Jesse and Frank James were household names long before images of America's most wanted were televised. For several decades after the Civil War, they were hunted by hundreds who supposed them to be involved in every bank and train robbery in the Midwest. Trained as guerrilla fighters in the border conflict between Kansas and Missouri, they joined with the Younger brothers in February 1866 to rob a bank in Liberty, Missouri. That was the beginning of a criminal confederation that seemed beyond the reach of the law until the Northfield, Minnesota, raid killed three of them and sent the James brothers into hiding. But they were the objects of posted rewards that proved too tempting in Jesse's case: in 1882 he was shot in the back by Robert Ford of his own gang. The Rise and Fall of Jesse James, by Robertus Love, a newspaperman who knew Frank James, is a pioneering work that plumbs the personalities of the outlaws, looks at their domestic lives, cites many stories about them, and attempts to separate fact from legend in tracking their violent operations. Michael Fellman assesses Love's 1926 book in his introduction to this Bison Books edition.
A biography of the James Brothers, the Noted Western Outlaws, published in 1880 before Jesse's death.
Narrative of James brothers ties to the Shoals area of North Alabama and surrounding countryside as well as a wealth of genealogical information.
The book opens with the book's main character, Nat Wallace who is now in his latter years of life and has been recently diagnosed with Alzheimer's disease. He decides to write all his memories down in book form before he gets to the point he could no longer remember very well. Imagine if you will a thirteen year-old blond headed boy spending a great deal of time growing up on his grandparent's farm. His grandmother's maiden name from his mother's side of the family was James. A great deal had been rumored that the James boys spent some time at grandma's home back during their heyday. It was also rumored that my grandmother was distantly related to the James boys in some way. The old homestead has now been torn down and they have long been deceased. The only thing left of the old homestead was the old chimney and fireplace. Since still had a lot of memories of the old place, he visited it as often as he could. On one of his visits he leaned against the fireplace and a brick loosened showing an old "Wanted Poster" about the James boys. On the back was a treasure map. He later finds the gold treasure in the James boys grave. He was later kidnapped for a ransom. There is a murder, there is a trial to show if Nat could keep the treasure, which he does. Much later on he sells the treasure to a wealthy coin collector group for 7 million dollars. Some reference is made about Frank and Jesse's involvement in the civil war, their looting and killing, but before they died, they left the treasure to a younger brother named William who ended up burying it in the grave. William died shortly thereafter.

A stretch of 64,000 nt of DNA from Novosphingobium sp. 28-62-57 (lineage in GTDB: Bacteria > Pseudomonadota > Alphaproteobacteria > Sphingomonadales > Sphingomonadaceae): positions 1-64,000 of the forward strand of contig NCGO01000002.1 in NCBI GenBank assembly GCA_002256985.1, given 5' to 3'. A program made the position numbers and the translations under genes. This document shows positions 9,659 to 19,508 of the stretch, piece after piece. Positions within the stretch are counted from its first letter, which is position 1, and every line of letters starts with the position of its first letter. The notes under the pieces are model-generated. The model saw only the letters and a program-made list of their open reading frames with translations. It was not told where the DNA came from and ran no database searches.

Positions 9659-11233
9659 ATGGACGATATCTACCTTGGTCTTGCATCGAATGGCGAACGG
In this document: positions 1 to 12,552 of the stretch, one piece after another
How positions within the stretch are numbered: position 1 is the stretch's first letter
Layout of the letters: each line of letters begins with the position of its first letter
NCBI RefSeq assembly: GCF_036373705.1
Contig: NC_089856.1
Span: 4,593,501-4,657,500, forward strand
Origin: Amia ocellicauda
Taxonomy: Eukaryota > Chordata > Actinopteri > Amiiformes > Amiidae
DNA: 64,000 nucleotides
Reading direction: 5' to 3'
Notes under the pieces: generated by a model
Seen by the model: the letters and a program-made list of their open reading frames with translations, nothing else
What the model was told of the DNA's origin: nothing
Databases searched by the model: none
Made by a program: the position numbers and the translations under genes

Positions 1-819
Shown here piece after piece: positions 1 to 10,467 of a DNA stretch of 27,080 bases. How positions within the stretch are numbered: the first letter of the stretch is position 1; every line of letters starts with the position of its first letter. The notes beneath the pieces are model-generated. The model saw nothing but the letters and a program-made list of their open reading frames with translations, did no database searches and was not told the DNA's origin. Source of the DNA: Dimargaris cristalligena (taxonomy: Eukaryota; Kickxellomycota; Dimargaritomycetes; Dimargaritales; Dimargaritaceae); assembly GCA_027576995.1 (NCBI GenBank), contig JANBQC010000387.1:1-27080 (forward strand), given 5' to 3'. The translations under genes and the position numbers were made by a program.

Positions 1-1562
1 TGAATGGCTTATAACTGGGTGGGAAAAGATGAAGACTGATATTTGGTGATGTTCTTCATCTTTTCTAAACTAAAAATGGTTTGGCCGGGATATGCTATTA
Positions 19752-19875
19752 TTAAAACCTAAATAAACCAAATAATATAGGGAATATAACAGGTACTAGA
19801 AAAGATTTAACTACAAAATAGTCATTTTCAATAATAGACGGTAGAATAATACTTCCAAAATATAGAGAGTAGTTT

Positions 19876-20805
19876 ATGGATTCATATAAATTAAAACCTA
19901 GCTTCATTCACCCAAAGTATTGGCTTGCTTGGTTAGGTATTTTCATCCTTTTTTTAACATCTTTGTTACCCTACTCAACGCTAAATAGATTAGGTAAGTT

*Includes pictures *Includes accounts of the bushwhacking committed by the James brothers written by participants *Includes online resources and a bibliography for further reading *Includes a table of contents The Civil War is best remembered for the big battles and the legendary generals who fought on both sides, like Robert E. Lee facing off against Ulysses S. Grant in 1864. In kind, the Eastern theater has always drawn more interest and attention than the West. However, while massive armies marched around the country fighting each other, there were other small guerrilla groups that engaged in irregular warfare on the margins. Among these partisan bushwhackers, none are as infamous as William Quantrill and Quantrill's Raiders. Quantrill's Raiders operated along the border between Missouri and Kansas, which had been the scene of partisan fighting over a decade earlier during the debate over whether Kansas and Nebraska would enter the Union as free states or slave states. In "Bleeding Kansas," zealous pro-slavery and anti-slavery forces fought each other, most notably John Brown, and the region became a breeding ground for Unionists and pro-slavery factions who shifted right back into similar fighting once the Civil War started. Rather than target military infrastructure or enemy soldiers, the bushwhackers rode in smaller numbers and targeted civilians on the other side of the conflict, making legends out of men like Bloody Bill Anderson and John Mosby. Though Quantrill's Raiders were named after their famous leader William Clark Quantrill, the most notorious of the Raiders was none other than Jesse James. Frank and Jesse James have become American legends for their daring robberies and narrow escapes from the law, and many people, especially in the South, see them as folk heroes, unreconstructed rebels fighting for the Lost Cause against rich Northern bankers and capitalists. While that last bit is a matter for debate, the James brothers did indeed consider themselves Southern rebels at heart. The Wild West has made legends out of many men after their deaths, but like Wild Bill Hickok, Jesse James was a celebrity during his life. However, while Hickok was (mostly) a lawman, Jesse James was and remains the most famous outlaw of the Wild West, with both his life of crime and his death remaining pop culture fixtures. James and his notorious older brother Frank were Confederate bushwhackers in the lawless region of Missouri during the Civil War. Despite being a teenager, Jesse James was severely wounded twice during the war, including being shot in the chest, but that would hardly slow him down after the war ended. Eventually, Quantrill's Raiders headed south, and they eventually split off into several groups. Quantrill himself was killed while fighting in June 1865, nearly two months after Lee surrendered to Grant at Appomattox, but his name was kept alive by the notorious deeds of his Raiders during the war and the criminal exploits of former Raiders like Jesse and Frank James, as well as the Younger brothers. These men became some of America's most famous outlaws, and they used guerrilla tactics to rob banks and trains while eluding capture. While their robberies were conducted more to enrich themselves than to strike back against the North, their rebel credentials were impeccable. The brothers came from a secessionist, slaveholding family and both fought for the Confederacy in the bitterest guerrilla war the nation has ever seen. To understand their outlaw careers, and their enduring legacy, one must understand how Frank and Jesse James fought during the Civil War. Frank and Jesse James in the Civil War: The History of the Bushwhackers Who Became Outlaws of the Wild West chronicles the history and events that involved the James brothers during the Civil War, and how the Civil War affected their lives as outlaws.